We can address social inequality: Stephen van Coller - CNBC Africa

We can address social inequality: Stephen van Coller


by This article is sponsored by Barclays Africa 0

S.Africa needs to be more pro-active in addressing the social contract. PHOTO: Wikipedia

Barclays Africa’s Chief Executive for Corporate and Investment Banking Stephen van Coller has called for a more robust approach in dealing with inequalities saying the solution was within reach.

“Everyone should have an equal opportunity and because of our apartheid past we need to redress that so as to make sure there is a [level field],” he said during a National Development Plan debate.

He added there was need to move with speed warning that “every day was a wasted day” if we are not addressing inequality.

(READ MORE: Social contracts as a way to further an inclusive economic agenda)

“There are certainly parts of the country that should start moving forward. We are doing what corporate South Africa should be doing to drive the process,” he added.

He also called on the privileged members of society to help the less fortunate ones.

“If every corporate and every privileged person helps nine other under-privileged [people] then we will solve the social inequality problem in the world.”

Yacoob Abba Omar, Director of Operations at Mapungubwe Institute for Strategic Reflection (MISTRA) said more than 65 per cent of parties in parliament were committed to the National Development Plan hence the need to make progress in its execution.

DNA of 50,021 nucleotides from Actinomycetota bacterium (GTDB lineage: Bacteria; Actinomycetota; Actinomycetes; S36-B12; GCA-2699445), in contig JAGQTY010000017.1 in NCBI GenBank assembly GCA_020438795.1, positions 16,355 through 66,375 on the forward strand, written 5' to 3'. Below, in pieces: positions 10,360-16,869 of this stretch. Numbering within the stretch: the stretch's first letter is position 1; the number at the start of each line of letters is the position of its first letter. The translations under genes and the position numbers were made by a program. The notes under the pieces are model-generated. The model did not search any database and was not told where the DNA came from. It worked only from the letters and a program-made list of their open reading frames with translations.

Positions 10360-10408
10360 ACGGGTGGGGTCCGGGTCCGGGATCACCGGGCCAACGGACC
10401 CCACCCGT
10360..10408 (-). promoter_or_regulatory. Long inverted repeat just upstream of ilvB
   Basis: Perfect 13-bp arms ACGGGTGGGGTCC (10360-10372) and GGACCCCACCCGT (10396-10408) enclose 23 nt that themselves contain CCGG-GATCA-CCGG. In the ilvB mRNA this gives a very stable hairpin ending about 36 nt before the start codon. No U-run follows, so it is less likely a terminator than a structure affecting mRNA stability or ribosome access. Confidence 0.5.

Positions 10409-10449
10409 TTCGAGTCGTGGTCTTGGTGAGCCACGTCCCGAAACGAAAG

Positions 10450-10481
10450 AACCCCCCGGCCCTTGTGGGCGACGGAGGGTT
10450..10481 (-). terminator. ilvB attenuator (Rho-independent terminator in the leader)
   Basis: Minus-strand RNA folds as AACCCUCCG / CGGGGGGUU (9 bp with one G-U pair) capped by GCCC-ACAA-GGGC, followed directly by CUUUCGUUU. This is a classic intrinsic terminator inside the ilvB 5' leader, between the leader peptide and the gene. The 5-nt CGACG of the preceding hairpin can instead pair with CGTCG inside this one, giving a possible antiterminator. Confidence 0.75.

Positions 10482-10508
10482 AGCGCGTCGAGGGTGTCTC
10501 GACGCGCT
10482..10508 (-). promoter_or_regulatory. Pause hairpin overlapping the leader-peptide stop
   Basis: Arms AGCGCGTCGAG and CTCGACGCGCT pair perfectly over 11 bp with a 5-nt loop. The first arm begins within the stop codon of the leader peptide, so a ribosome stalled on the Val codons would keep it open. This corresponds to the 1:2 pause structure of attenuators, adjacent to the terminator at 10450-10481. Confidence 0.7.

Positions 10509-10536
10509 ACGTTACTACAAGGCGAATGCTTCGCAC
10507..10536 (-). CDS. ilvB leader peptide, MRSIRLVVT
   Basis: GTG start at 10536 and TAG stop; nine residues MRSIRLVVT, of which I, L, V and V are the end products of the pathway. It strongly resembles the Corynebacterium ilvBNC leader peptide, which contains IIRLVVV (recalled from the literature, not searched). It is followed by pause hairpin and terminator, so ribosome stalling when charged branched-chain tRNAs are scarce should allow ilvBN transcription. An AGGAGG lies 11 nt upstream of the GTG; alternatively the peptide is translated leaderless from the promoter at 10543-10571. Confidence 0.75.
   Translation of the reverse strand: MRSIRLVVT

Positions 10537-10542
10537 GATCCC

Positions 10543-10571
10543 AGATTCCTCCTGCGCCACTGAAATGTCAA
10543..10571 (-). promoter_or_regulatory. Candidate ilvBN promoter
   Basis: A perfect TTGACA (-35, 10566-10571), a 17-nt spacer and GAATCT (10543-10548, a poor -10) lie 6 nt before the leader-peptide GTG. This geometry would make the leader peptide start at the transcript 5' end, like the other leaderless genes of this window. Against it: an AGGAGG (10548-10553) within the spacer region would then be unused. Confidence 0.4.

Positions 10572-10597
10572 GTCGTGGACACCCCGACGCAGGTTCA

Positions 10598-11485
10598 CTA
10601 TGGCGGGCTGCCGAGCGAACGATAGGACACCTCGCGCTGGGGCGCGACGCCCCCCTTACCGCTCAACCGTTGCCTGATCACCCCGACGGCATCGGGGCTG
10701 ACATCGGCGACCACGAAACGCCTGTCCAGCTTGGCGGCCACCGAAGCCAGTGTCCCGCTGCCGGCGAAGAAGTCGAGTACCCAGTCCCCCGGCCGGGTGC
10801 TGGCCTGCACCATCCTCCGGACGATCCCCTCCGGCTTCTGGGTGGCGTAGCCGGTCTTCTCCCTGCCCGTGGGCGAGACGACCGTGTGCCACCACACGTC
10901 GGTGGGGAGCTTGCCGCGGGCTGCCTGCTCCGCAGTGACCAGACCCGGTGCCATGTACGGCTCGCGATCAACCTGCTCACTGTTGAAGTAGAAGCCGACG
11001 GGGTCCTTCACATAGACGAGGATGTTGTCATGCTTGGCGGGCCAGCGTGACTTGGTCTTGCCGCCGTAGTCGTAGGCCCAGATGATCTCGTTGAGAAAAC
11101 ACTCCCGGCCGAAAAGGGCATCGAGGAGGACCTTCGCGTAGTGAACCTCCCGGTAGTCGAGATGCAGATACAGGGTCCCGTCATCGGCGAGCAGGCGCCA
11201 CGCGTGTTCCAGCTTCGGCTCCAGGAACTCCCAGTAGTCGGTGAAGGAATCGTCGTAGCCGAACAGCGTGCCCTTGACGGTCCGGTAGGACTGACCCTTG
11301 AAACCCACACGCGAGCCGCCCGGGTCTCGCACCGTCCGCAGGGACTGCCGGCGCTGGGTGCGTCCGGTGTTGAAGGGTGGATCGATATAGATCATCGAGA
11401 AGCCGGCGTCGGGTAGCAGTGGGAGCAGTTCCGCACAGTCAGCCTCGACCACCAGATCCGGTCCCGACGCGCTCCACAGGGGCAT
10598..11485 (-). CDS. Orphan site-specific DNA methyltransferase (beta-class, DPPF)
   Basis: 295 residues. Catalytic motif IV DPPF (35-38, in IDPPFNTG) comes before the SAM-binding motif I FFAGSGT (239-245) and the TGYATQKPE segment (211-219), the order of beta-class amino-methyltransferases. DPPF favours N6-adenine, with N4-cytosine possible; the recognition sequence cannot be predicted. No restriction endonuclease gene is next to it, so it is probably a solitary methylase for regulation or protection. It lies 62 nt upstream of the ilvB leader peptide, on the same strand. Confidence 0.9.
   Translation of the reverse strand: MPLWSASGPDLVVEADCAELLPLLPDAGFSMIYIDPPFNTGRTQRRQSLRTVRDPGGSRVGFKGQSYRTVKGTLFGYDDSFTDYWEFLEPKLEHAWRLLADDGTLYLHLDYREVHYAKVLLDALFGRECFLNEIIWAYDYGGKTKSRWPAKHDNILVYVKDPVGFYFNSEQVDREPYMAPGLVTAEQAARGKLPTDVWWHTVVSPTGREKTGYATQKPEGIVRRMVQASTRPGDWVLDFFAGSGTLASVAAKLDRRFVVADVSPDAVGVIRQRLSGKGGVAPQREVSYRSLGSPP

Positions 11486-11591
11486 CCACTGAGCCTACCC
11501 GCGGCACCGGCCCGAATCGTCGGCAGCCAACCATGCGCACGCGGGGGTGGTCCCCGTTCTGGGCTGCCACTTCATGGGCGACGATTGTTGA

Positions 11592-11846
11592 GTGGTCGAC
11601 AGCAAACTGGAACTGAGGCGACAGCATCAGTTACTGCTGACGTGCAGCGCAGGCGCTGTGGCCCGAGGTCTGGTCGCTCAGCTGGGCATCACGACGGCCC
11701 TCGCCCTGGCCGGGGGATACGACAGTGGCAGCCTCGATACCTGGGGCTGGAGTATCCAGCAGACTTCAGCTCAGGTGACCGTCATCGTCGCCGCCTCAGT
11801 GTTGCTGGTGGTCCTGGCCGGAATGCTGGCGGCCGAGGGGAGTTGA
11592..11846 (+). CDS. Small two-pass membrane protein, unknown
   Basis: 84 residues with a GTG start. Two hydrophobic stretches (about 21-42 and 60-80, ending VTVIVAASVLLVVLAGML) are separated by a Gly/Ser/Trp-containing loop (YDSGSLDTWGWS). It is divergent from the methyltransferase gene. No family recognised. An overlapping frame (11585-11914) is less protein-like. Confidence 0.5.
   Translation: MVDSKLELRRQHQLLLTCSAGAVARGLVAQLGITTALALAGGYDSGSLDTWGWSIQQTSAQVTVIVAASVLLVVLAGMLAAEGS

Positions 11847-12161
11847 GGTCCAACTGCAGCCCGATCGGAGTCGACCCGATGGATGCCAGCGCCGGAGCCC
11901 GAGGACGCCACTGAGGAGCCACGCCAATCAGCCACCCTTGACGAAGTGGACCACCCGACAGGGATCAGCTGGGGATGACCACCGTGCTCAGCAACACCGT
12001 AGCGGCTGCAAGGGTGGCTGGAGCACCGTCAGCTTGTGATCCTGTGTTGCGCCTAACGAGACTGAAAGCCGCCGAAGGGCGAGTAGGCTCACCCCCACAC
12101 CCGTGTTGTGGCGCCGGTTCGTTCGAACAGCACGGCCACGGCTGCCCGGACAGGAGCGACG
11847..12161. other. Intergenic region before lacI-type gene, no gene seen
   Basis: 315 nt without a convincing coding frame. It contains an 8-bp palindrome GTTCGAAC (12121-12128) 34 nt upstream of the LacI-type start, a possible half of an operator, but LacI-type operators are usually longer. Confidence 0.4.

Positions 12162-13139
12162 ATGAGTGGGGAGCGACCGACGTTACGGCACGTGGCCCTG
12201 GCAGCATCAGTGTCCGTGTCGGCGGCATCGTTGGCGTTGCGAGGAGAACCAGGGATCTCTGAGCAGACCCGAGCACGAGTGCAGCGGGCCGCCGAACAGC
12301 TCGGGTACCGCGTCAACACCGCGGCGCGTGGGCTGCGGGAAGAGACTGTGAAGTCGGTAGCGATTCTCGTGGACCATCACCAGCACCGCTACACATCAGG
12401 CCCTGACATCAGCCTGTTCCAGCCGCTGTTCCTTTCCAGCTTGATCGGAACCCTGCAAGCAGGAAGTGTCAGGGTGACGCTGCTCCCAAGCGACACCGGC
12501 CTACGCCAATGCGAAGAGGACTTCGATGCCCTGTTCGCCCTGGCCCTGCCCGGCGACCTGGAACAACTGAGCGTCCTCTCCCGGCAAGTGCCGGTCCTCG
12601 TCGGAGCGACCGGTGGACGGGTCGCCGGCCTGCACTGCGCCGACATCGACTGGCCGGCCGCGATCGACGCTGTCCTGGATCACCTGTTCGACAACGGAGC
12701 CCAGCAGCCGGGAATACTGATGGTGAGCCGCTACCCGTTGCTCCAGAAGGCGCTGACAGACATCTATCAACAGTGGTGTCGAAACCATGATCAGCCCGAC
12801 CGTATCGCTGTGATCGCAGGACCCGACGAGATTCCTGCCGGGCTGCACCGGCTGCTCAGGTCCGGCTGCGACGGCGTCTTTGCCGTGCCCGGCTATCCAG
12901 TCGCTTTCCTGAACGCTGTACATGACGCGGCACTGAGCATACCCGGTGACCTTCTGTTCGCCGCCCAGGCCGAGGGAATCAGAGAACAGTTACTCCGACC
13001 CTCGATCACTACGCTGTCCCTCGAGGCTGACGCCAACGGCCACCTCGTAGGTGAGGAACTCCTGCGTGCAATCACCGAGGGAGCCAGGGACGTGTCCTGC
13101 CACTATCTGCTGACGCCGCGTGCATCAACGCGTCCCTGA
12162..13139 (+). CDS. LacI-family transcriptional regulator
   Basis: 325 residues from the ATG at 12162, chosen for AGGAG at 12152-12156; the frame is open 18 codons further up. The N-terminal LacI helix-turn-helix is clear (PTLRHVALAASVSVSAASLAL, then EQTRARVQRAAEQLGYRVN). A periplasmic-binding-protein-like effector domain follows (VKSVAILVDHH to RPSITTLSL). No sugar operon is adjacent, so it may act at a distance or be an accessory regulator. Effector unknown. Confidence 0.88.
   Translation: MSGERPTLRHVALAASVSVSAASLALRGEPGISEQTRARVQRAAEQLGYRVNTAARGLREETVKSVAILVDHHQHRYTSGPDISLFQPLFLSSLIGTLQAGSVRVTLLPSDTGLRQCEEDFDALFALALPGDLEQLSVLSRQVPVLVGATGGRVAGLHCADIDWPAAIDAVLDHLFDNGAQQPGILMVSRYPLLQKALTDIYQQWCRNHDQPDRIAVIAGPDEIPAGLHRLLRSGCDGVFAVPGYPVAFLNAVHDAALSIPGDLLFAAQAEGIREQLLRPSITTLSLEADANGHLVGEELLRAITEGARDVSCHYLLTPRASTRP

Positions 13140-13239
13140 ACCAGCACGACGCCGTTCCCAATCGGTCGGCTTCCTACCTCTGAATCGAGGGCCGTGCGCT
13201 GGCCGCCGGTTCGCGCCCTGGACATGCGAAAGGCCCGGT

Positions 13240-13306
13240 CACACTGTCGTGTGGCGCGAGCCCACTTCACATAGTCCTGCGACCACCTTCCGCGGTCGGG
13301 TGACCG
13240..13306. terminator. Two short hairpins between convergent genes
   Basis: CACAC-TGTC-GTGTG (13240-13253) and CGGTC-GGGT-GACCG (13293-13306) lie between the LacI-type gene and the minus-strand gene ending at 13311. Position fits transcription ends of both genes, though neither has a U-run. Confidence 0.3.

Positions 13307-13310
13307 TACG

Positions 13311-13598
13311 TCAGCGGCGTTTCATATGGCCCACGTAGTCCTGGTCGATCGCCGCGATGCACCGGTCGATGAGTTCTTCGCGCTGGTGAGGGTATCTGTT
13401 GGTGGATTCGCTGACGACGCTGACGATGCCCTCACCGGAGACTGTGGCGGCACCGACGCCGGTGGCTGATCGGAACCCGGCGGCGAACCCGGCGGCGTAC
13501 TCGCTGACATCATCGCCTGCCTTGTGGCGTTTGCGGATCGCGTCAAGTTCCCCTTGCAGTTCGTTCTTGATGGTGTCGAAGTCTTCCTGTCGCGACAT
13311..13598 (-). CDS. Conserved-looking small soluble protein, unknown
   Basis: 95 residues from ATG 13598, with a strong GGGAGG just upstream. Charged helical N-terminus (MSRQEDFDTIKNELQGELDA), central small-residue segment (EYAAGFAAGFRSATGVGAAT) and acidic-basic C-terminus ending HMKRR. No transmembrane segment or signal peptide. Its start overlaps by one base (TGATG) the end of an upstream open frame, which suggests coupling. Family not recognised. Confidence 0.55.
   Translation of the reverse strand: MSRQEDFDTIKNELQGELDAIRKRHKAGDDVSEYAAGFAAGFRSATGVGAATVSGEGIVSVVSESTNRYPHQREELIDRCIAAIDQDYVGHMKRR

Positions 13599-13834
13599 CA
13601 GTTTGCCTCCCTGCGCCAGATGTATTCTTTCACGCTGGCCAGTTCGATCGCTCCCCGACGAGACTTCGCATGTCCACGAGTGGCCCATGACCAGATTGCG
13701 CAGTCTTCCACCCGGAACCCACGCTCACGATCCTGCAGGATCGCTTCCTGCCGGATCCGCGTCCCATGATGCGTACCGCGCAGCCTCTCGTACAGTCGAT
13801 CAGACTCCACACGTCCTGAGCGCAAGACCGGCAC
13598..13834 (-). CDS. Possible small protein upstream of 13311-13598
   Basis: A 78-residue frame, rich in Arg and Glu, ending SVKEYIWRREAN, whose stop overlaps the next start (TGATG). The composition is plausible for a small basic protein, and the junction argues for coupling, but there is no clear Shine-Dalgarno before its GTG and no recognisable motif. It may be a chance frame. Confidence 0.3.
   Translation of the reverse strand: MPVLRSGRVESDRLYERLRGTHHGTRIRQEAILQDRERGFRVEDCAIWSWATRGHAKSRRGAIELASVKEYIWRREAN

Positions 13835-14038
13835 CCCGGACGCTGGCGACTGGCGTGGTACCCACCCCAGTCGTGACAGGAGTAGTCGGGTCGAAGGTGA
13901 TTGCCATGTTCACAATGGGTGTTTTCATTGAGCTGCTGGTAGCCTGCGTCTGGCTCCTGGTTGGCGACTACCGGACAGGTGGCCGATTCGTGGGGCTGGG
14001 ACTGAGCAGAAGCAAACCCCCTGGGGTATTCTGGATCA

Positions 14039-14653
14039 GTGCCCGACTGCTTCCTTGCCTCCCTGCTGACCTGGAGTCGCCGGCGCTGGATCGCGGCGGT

“There is realisation that we need all components of the society to commit to the social compact and take it forward,” he postulated.

Omar however cautioned that there is a split in some elements of the tripartite alliance.

“The trade union movement is split and there is also ideological differences within the ruling ANC which is dragging the process of addressing the social compact,” he noted.

Khanyisile Kweyama, CEO of Business Unity weighed in saying it was time to go beyond talks and start execution.

She also called for a business friendly environment: “In business what is important is having stability in place. People and businesses need assurance from both security perspective and assurances of returns in the long term.

“Let’s burn the dust in ensuring that development takes place.”

Michael O'Brien Onyeka, Greenpeace Africa’s executive director warned against endless talks without much activity.

“We are having too many discussions, just do it, this thing has been floating around for too long,” he warned.

“The pyramid (business, labour and government) need to be engaged, it should not be an ad-hoc or an addendum to the main discussions,” he added.